John 3:5-6 Jesus answered, “Very truly I tell you, no one can enter the kingdom of God unless they are born of water and the Spirit. Flesh gives birth to flesh, but the Spirit gives birth to spirit.”
This whole passage through verse 21 is thoroughly familiar, containing as it does the most famous verse in the whole Bible. In recent years I have paid a lot of attention to verses 19-21, which speak of truth and light. So, I was quite curious as to what the Lord would bring to my attention this morning. In the first place, it struck me that we owe Nicodemus a debt of gratitude, because it was his courage, as a member of the Sanhedrin, to seek Jesus out, even at night, that triggered this fountain of marvelous teaching. He got more than he could have imagined! Within all this marvelous teaching, I feel the Lord saying that it is this bit that is most being ignored in many churches. We give lip service to “being born again,” yet we don’t really teach on what it means and we hardly recognize it when it happens. With cultural Christianity we tend to feel people are born Christian from their mother’s womb, whether or not our church practices infant baptism. Churches have so little power because they operate in the flesh, when Jesus is saying clearly that is totally inadequate. Some people have used verse five to insist on “baptismal regeneration,” saying that we can’t be born again until we are immersed in the water of baptism, but there are too many other Bible passages that contradict that. I personally feel the “water” here refers to the very wet process of physical birth. In other words, everyone is born of water, but unless you are also born of the Spirit, you haven’t been born again. Some people are born again very dramatically and some people are born again over a period of time, but the nature of the person has to change, from flesh to spirit. I was in a pretty traditional church back in 1972 when a rodeo rider (we were in Denver) was dramatically born again. There were frankly not a few church members who were somewhat openly in opposition to him, because as a brand new Christian he hadn’t “dotted the ‘i’s and crossed the ‘t’s” of church life. After he moved on (since his work was transient) he wrote letters to our Sunday School class, and they sounded like they were straight from the hand of Paul! (Frankly, that didn’t sit too well with some people either!) We look at people and tend to chain them to their past, when being born again obviously means a new beginning. Infants are naturally infantile, spiritually as well as physically, but you’ve got to be born before you can really grow, and we tend to ignore spiritual birth.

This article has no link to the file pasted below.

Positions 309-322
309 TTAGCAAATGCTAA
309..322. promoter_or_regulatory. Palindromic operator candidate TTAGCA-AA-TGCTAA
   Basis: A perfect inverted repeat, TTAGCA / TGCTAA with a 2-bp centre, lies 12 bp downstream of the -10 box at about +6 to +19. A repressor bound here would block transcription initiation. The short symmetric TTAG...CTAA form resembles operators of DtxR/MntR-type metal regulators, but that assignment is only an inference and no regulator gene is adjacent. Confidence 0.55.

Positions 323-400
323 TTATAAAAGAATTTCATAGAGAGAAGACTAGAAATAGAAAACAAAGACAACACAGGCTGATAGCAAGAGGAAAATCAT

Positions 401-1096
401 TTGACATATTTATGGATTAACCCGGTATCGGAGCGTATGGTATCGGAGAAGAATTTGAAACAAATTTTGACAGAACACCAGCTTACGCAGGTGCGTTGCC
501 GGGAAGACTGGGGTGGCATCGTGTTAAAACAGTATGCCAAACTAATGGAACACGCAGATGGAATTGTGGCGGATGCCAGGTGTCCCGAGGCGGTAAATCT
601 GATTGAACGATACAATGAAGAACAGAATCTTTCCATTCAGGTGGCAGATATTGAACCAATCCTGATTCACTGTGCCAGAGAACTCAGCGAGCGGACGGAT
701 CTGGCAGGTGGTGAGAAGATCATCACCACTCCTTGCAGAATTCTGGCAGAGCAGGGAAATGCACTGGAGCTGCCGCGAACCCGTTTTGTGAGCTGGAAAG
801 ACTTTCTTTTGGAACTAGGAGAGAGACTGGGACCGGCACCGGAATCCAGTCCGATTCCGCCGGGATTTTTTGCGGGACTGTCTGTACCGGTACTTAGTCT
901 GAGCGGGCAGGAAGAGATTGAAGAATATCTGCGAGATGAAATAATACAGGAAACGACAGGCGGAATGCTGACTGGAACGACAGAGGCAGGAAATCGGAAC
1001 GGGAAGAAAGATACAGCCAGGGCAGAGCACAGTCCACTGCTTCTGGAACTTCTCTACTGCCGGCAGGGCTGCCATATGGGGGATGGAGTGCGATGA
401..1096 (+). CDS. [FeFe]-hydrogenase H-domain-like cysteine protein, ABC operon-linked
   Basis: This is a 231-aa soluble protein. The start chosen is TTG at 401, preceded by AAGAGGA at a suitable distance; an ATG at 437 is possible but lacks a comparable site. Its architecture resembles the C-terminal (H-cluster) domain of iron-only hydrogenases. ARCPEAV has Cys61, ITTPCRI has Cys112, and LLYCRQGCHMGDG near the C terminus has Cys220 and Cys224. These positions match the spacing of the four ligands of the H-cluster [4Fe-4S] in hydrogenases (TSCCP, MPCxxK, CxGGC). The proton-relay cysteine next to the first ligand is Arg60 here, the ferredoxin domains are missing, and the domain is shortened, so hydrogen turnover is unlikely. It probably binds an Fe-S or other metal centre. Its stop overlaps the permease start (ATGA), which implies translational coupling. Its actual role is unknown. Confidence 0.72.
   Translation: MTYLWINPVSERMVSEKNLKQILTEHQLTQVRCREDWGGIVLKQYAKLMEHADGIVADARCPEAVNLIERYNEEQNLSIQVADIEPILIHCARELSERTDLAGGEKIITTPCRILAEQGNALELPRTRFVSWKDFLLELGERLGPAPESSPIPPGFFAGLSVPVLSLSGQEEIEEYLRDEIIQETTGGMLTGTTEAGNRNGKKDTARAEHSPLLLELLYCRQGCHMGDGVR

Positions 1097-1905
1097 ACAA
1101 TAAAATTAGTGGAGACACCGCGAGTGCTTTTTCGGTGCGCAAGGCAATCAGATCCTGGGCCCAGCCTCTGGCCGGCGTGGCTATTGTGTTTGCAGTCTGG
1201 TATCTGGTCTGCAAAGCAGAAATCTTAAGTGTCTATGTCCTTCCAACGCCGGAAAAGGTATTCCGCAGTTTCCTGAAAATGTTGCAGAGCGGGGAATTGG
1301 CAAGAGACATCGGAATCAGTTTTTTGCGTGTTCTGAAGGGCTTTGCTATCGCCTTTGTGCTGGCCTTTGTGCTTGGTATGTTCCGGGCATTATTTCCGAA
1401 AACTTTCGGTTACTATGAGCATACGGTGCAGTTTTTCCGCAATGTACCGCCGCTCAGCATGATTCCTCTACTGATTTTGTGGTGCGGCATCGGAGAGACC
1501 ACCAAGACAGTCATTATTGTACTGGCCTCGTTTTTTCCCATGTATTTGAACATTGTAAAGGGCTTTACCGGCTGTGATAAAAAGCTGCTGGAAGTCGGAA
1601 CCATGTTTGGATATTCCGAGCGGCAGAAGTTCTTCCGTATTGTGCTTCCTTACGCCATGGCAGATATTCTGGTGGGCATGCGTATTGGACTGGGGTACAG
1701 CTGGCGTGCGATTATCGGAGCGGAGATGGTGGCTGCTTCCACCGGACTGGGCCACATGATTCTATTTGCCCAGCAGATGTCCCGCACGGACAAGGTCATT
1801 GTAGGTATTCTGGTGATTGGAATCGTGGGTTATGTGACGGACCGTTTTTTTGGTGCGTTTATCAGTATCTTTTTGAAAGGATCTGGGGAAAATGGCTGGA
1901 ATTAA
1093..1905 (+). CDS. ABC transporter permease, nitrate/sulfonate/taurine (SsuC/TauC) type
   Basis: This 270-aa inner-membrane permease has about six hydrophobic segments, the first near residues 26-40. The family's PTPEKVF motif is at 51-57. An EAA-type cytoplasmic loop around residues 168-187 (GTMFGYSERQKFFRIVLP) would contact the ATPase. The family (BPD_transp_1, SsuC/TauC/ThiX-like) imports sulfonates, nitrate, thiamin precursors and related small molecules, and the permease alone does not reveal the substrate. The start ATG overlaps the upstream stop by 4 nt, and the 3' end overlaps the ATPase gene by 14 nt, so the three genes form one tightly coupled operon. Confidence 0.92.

As a pastor, this can be painful to think about. How many of my flock are genuinely born again? How many of the people I have baptized were born again when that happened, or are born again even now? I could be a poster child for cultural Christianity, when my parents were missionaries, one grandfather was a pastor and the other a seminary professor, and at least one great-grandfather was a pastor. I can’t remember ever not knowing about Jesus. We have records that I proclaimed my love for Jesus as young as five, and I clearly remember when, at age seven, I went to my parents saying that I wanted to be baptized because I wanted Jesus in my heart. None of that was bad or wrong, but I honestly cannot say exactly when I was born again. I can say, however, that God has rescued me from my flesh and given me life by His Spirit. I am painfully aware that I cannot save anyone, that I cannot force them to be born again. Accordingly, I need to let them know that it’s possible, and that God will do the job if they will repent and submit to Him in faith.
Father, sometimes I feel like I never volunteered for nursery duty, but that’s what being a pastor is. Help me function effectively as a midwife and a wet nurse, nurturing believers and teaching them to “chow down on” Your Word for themselves, so that they may be the healthy, active children You desire, for Your glory. Thank You. Hallelujah!